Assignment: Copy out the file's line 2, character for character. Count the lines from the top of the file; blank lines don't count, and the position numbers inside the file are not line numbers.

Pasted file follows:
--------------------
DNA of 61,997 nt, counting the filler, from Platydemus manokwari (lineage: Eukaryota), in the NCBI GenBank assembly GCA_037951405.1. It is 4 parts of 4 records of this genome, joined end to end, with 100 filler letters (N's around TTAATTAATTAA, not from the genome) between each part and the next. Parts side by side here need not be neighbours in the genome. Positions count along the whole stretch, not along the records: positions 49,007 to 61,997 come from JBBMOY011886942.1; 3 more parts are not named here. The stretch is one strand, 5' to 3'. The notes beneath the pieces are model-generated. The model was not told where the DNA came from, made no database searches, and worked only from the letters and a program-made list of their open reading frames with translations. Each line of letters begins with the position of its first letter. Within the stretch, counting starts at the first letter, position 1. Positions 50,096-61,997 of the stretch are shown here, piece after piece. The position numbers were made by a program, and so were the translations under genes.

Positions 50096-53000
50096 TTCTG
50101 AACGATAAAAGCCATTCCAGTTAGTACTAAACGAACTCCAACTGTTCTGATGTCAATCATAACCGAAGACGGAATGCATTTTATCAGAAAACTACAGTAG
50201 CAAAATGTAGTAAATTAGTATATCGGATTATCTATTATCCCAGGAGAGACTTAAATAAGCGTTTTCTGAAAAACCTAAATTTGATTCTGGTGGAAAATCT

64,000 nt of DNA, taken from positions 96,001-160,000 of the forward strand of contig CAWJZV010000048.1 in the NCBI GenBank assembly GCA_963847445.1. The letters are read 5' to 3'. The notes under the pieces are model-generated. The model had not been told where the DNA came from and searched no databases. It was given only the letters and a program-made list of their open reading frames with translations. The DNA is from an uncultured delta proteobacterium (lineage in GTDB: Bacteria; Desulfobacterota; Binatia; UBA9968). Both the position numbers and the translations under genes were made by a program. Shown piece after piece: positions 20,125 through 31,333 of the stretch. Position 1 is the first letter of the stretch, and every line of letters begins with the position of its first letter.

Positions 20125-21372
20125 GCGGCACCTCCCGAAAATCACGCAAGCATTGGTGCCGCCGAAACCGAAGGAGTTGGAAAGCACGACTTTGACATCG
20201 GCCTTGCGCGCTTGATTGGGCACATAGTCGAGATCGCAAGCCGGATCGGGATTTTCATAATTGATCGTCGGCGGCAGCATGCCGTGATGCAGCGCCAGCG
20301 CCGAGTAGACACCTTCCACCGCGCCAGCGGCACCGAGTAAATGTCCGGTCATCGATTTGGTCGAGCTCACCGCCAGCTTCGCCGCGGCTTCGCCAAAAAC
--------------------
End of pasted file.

Positions 50096-53000